Lockdowns fit this recruitment agenda. Stuck at home with money running short, people might become “more receptive to these movements”, warns Joshua Fisher-Birch, of the Counter-Extremism Project, an NGO. The far right is making use of online platforms such as Facebook, Gab and Telegram to spread its message to this captive audience. They use an ever-changing litany of memes, ranging from George Washington dressed as one of their ranks to Ronald McDonald with a machine gun on his lap. They also have a significant presence in the online gaming world, which helps them attract young recruits.

      • Soldiers of the boogaloo: David Neiwert on the far right’s plans for a new civil war

        The U.S. government has the official public policy of never negotiating with terrorists, paying them ransom or otherwise surrendering to their demands. The logic is simple: to give in to terrorists is to encourage more violence and other attacks.

        It would appear that the state of Michigan does not follow the same policy.

        Last Thursday, the Michigan state legislature announced it would not convene because of threats of violence and chaos by armed right-wing militias and other paramilitaries, as previously seen during the recent anti-lockdown protests.

        [...]

        Right-wing terrorism is and will be a future template for Trump and his movement against their perceived or real enemies. White neo-fascist violence, and the threat of such violence have consistently escalated during the Age of Trump.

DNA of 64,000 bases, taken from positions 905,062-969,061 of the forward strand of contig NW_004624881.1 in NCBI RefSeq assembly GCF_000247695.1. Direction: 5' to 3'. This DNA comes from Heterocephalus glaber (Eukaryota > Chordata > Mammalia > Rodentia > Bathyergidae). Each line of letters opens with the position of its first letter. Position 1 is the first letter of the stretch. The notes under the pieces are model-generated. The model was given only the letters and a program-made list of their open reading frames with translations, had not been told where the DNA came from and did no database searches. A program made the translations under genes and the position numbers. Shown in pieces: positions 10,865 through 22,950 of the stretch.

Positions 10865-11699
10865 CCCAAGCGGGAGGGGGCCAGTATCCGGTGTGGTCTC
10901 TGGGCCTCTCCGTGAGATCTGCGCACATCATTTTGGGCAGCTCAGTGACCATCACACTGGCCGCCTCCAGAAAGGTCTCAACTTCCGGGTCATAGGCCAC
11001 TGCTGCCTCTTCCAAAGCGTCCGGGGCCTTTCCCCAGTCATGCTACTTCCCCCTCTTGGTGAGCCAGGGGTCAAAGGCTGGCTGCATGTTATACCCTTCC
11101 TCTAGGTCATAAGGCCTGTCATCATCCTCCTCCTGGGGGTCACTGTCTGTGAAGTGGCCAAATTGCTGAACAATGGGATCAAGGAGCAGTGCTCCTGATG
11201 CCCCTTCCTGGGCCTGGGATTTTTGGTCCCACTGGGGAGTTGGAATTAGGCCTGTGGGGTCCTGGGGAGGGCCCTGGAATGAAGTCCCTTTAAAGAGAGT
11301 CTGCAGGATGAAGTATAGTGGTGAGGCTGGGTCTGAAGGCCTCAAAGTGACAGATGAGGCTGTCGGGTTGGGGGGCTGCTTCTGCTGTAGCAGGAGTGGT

• Environment

    • Finance

      • ‘Save the News’ Campaign Urges Immediate Covid-19 Relief Funds to Sustain Local Journalism in Time of Crisis

        “Americans need access to information about their local communities more than ever, and yet layoffs and furloughs are only increasing as this pandemic continues.”

      • The Big Empty: How Corporate Headquarters Have Abandoned America’s Suburbs

        When Kmart bought Sears in 2005, the retailer famous for its blue-light special sales left its longtime corporate home in Troy, Michigan, to move to Hoffman Estates, the headquarters of its new acquisition.

        Built in 1972, Kmart’s former headquarters, dubbed Fort Kresge, consists of a clutch of low, interlocking buildings of dark steel and mirrored glass. Brick towers loom in between them. Its nickname combined the campus’ fortresslike appearance with the surname of company founder Sebastian Spering Kresge.

      • House Democrats Demand State Dept. Reveal “Secret Plan” to Slash Social Security

        House Democrats are demanding that the Trump administration turn over to Congress all documents related to an internal State Department plan that reportedly proposes giving Americans direct cash payments in exchange for cuts to their Social Security benefits, an idea advocacy groups denounced as “monstrous.”